In one embodiment, a telnet system may be used to wirelessly access data center 462. Telnet emulates a client/server model and requires that the client run dedicated software to access data center 462. The telnet scheme may employ various operating systems including UNIX, Macintosh, and all versions of Windows.
Using the system shown in FIG. 6, an operator at programmer 420 or data center 462 may initiate remote contact with any of the implanted devices via link antennas 428, 432 and 438 to enable data reception and transmission. For example, an operator or a clinician at data center 462 may downlink to programmer 420 to perform a routine evaluation of programmer 420. If a downlink is required from programmer 420 to IMD 410 for example, the downlink is affected using telemetry antenna 422. In the alternate, if an uplink is initiated from patient 10 to programmer 420, the uplink is executed via wireless link 426.
Each antenna from the IMDs can be used to uplink all or one of the IMDs to programmer 420. For example, IMD 410″, which relates to neural implant 430, can be implemented to up-link, via wireless antenna 434 or wireless antenna 434′, any one, two or more IMDs to programmer 420. Preferably bluetooth or equivalent chips, adopted to function within a body and which result in low current drain, are included in the IMD to provide wireless and seamless connections 442, 444 and 446 between IMDs 410, 410′ and 410″. The communication scheme is designed to be broadband compatible and capable of simultaneously supporting multiple information sets and architecture, transmitting at relatively high speed, to provide data, sound and video services on demand.
The various communication paths as shown in FIG. 6 allow lead identification and sensor configuration data to be uploaded to either programmer 420, or to data center 462. Specifically, in the system of FIG. 6, a transmitter/receiver such as transmitter/receiver 380 (FIG. 5) may be resident in programmer 420. This transmitter/receiver may interrogate transponders provided on one or more of the leads to determine lead types, serial numbers, and any available sensor calibration values in a manner similar to that described above. The transfer of information from the transponders may be performed using data encryption technology as described in the co-pending application entitled “Method and Apparatus to Secure Data Transfer from Medical Device Systems”, Ser. No. 09/431,881 filed Nov. 2, 1999 by Nichols and incorporated herein by reference. Information that is gained during the interrogation may be entered and stored into a patient record either within the memory of programmer 420, or at data center 462. The information may further be employed to configure one or more IMD functions or systems automatically based on lead types, and/or may also be used to calibrate sensor circuits in ways similar to those discussed above.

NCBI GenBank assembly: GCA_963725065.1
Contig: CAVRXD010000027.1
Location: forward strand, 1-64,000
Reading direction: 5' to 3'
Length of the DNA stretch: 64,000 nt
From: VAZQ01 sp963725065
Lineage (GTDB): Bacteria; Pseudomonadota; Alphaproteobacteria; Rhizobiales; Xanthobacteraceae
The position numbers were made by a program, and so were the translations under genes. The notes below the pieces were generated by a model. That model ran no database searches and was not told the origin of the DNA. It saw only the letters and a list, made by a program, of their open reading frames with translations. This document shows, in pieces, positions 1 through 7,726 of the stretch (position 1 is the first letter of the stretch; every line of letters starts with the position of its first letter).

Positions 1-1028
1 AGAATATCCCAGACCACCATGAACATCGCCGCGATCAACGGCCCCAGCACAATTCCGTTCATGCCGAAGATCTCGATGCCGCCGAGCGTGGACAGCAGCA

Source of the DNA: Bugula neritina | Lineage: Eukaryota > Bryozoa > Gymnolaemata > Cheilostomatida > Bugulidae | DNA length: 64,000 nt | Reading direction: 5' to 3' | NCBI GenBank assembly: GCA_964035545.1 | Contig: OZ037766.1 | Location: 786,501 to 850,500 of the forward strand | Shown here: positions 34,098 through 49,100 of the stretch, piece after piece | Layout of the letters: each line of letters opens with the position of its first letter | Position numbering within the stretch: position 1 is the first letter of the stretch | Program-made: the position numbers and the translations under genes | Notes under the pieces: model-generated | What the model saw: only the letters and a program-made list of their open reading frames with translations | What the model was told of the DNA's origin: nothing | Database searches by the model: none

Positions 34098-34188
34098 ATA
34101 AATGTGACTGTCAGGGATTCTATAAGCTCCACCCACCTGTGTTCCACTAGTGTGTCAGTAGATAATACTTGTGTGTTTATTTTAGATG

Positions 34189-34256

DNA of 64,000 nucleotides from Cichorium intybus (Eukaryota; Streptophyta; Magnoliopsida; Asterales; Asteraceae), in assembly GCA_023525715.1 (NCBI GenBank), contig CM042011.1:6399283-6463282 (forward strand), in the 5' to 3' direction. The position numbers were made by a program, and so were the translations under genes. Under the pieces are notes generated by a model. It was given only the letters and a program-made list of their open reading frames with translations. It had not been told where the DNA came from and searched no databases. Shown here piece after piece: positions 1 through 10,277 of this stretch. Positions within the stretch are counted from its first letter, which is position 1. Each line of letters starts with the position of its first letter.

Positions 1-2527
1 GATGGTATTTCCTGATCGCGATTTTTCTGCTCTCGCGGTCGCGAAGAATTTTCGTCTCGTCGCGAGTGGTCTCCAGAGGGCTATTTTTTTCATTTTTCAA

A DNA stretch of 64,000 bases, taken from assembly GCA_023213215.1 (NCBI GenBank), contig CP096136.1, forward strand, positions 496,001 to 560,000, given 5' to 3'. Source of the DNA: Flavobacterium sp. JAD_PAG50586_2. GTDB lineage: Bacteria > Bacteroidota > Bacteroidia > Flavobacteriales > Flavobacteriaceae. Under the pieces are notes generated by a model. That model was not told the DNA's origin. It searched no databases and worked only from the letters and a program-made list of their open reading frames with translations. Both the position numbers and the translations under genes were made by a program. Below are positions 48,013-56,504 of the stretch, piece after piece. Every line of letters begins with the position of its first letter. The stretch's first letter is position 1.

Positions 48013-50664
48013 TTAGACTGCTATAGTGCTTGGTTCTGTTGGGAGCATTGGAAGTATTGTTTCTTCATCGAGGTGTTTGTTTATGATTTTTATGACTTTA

In yet another embodiment, a transmitter/receiver such as transmitter/receiver 380 (FIG. 5) may instead be resident in PDM 420′. This transmitter/receiver may interrogate all lead components interconnected to the various IMDs to determine lead types, serial numbers, any sensor calibration values, and to communicate this information to programmer 420. Programmer may then program any or all of the IMDs to properly configure the IMD configurations. Alternatively, this configuration function may be performed by the processing circuit associated with each IMD.
The foregoing examples describe several embodiments of the inventive recognition and configuration system and method, although it will be understood that modifications are possible within the scope of the current invention. For example, the foregoing examples discuss a system that is powered using a remote energy source and an energy coupler as shown in FIG. 6. Other types of power systems may be utilized, however. In one instance, transponder 262 is not passive, but instead receives power by loosely coupling off of electrical therapy output of an IMD.
FIG. 8 is a circuit diagram illustrating a transponder 498 coupled to the therapy output energy source of IMD 500. IMD 500 is shown coupled to a lead that includes two conductors 504 and 506. These conductors are coupled to a bridge circuit that includes capacitor 508. This capacitor is charged by one or more pulse signals generated by IMD 500 during, for example, the delivery of pacing therapies or other pulsed stimulation therapies. The pulsed signals 509 include a position and a negative phase such that during a portion of the signal, the voltage at point 510 is more position than at point 512, and in a different portion of the signal, the voltage polarity is reverse. In the former instance, current flows through diodes 514 and 516, and in the later instance current flows through diodes 518 and 520. In both cases, capacitor 510 is charged in the manner shown.
In the preferred embodiment, capacitor 510 is charged by the occurrence of multiple pulsed signals. For example, ten or more pulses may be required to completely charge the capacitor. The values of resistors 522 and 524 are selected to prevent the capacitor circuit from presenting an unduly large load that would affect the therapy delivery of IMD 500. Capacitors 526 and 528 may be provided to prevent a DC offset voltage potential from being present across conductors 504 and 506, which may promote corrosion of any electrodes that are carried by the lead. Finally, it may be noted that if a unipolar lead is employed, the capacitor circuit is coupled to only a single lead conductor, with the second connection being provided via the IMD and transponder cans, as indicated by dashed line 530.